Vitamin C is water-soluble, and probably the most famous of all the vitamins. Even before its discovery in 1932, physicians recognised that there must be a compound in citrus fruits preventing scurvy, a disease that killed as many as 2 million sailors between 1500 and 1800. Later researchers discovered that man, other primates and the guinea pig depend on external sources to cover their Vitamin C requirements. Most other animals are able to synthesise Vitamin C from glucose and galactose in their body. The most prominent role of Vitamin C is its immune stimulating effect, which is important for the defence against infections such as common colds. It also acts as an inhibitor of histamine, a compound that is released during allergic reactions. As a powerful antioxidant it can neutralise harmful free radicals and aids in neutralising pollutants and toxins.
Sokmen B, Basaraner H, Yanardag R. Combined effects of treatment with Vitamin C, Vitamin E and Selenium on the skin of diabetic rats. 1. Hum Exp Toxicol. 2012 Aug 2. [Epub ahead of print]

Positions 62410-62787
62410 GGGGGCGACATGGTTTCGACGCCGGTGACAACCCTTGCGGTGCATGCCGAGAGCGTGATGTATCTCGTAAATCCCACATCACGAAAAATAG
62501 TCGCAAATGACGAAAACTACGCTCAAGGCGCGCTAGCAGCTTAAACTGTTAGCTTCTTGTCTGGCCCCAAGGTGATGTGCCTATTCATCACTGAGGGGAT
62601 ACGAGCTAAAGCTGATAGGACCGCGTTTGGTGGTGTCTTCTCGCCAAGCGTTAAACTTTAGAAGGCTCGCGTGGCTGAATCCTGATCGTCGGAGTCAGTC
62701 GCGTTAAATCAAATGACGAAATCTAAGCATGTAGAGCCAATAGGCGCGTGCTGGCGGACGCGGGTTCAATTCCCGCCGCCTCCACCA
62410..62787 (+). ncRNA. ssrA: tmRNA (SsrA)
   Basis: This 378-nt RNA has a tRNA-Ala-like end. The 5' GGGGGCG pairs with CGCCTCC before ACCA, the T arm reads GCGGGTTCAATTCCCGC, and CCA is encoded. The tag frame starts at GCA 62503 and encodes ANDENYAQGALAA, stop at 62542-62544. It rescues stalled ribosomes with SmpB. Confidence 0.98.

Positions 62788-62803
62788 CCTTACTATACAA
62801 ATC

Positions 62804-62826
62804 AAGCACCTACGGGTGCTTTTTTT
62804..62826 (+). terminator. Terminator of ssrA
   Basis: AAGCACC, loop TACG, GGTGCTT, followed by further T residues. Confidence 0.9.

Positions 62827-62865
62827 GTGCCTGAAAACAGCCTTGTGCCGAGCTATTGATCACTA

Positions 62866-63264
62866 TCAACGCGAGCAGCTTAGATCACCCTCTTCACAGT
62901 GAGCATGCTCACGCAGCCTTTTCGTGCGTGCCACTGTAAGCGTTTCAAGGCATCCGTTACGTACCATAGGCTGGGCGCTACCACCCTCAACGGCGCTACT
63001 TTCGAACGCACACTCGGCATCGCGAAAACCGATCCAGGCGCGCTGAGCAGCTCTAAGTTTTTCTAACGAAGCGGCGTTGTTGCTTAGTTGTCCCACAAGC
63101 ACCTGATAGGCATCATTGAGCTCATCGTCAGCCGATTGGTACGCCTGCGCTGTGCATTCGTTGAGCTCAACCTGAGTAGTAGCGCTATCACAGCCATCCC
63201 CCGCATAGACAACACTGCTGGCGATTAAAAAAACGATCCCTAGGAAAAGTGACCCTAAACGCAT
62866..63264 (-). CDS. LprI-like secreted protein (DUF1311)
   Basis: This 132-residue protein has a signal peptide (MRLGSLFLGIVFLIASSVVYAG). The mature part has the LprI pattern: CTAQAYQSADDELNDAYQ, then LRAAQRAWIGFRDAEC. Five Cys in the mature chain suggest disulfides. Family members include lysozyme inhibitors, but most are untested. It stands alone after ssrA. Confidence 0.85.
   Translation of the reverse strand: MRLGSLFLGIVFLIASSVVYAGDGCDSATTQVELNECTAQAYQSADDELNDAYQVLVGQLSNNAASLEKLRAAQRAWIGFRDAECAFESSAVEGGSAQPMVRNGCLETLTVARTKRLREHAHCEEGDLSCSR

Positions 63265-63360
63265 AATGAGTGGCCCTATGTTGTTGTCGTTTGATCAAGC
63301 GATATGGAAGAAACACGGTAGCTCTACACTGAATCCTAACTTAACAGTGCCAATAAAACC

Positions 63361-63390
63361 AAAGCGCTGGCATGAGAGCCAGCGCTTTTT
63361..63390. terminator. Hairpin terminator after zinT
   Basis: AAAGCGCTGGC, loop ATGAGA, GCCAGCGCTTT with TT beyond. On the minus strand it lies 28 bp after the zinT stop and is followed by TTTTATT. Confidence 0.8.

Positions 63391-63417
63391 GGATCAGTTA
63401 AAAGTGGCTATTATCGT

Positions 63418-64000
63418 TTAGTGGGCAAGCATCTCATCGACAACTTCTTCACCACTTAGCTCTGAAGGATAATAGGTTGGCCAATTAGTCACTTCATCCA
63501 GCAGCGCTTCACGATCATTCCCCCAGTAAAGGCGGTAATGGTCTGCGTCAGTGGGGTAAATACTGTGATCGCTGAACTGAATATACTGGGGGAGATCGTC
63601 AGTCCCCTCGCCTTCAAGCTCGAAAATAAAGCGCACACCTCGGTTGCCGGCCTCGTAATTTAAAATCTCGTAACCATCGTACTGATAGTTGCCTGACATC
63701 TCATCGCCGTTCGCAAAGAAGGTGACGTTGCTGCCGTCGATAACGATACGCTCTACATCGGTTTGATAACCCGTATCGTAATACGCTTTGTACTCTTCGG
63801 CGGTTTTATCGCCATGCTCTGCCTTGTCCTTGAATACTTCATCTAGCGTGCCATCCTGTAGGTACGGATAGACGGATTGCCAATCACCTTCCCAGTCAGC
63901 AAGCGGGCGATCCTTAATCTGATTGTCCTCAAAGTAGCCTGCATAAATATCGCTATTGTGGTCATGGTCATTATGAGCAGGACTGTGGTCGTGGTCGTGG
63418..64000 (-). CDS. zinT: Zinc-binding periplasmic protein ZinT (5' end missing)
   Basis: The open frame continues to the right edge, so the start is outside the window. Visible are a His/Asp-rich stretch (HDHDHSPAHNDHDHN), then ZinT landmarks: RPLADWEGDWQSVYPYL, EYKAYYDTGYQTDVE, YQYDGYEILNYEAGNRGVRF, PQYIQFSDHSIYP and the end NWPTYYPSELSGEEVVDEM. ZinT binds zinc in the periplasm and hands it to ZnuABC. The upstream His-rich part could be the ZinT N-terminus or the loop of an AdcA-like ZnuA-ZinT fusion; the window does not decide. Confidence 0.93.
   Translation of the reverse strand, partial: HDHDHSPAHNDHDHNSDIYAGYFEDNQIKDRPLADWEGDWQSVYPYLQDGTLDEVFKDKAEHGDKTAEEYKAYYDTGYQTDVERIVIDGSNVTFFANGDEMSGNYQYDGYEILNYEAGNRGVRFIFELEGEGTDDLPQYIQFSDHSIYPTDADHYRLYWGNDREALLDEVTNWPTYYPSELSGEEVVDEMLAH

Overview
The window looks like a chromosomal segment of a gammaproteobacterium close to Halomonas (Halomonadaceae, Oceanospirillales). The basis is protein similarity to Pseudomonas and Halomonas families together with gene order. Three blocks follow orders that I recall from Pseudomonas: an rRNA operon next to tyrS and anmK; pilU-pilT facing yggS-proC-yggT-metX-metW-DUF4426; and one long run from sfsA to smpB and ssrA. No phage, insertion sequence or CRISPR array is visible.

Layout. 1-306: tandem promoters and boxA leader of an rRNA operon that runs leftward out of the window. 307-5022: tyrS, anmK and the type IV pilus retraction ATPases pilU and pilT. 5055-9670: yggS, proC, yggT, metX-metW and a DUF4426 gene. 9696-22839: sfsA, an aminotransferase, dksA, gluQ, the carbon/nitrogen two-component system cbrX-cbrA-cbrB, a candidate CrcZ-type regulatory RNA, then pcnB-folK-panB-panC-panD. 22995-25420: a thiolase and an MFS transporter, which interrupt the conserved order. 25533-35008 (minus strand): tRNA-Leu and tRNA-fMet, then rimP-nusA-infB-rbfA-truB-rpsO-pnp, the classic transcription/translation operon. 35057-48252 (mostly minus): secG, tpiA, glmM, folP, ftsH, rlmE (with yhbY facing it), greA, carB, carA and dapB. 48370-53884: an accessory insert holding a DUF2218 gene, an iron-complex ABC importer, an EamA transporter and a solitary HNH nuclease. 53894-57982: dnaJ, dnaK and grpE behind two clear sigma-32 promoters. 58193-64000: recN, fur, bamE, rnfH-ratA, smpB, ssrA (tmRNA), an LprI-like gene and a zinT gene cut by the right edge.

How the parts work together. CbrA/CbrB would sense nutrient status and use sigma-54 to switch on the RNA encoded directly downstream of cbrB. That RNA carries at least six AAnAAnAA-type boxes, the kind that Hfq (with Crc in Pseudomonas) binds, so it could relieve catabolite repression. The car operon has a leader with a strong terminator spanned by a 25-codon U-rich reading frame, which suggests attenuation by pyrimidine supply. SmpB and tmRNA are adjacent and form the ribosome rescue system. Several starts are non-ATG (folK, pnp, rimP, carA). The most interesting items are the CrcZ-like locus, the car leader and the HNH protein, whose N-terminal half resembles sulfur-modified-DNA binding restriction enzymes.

The aim of this study was to investigate the effects of Vitamin C, Vitamin E and Selenium (Se) on the skin tissue of streptozotocin-induced diabetic rats. Swiss albino rats were divided into four groups: control, control?+?antioxidants, diabetic, diabetic?+?antioxidants groups. diabetes was induced by intraperitoneal injection of 65?mg/kg streptozotocin. Vitamin C (250?mg/kg), Vitamin E (250?mg/kg) and Se (0.2?mg/kg) were given by gavage technique to rats of one diabetic and one control group for 30?days. In the diabetic group, the levels of serum urea and creatinine, skin lipid peroxidation and nonenzymatic glycosylation levels increased, but skin glutathione levels decreased. Treatment with Vitamin C, Vitamin E and Se reversed these effects. The present study showed that Vitamin C, Vitamin E and Se exerted antioxidant effects and consequently may prevent skin damage caused by streptozotocin-induced diabetes.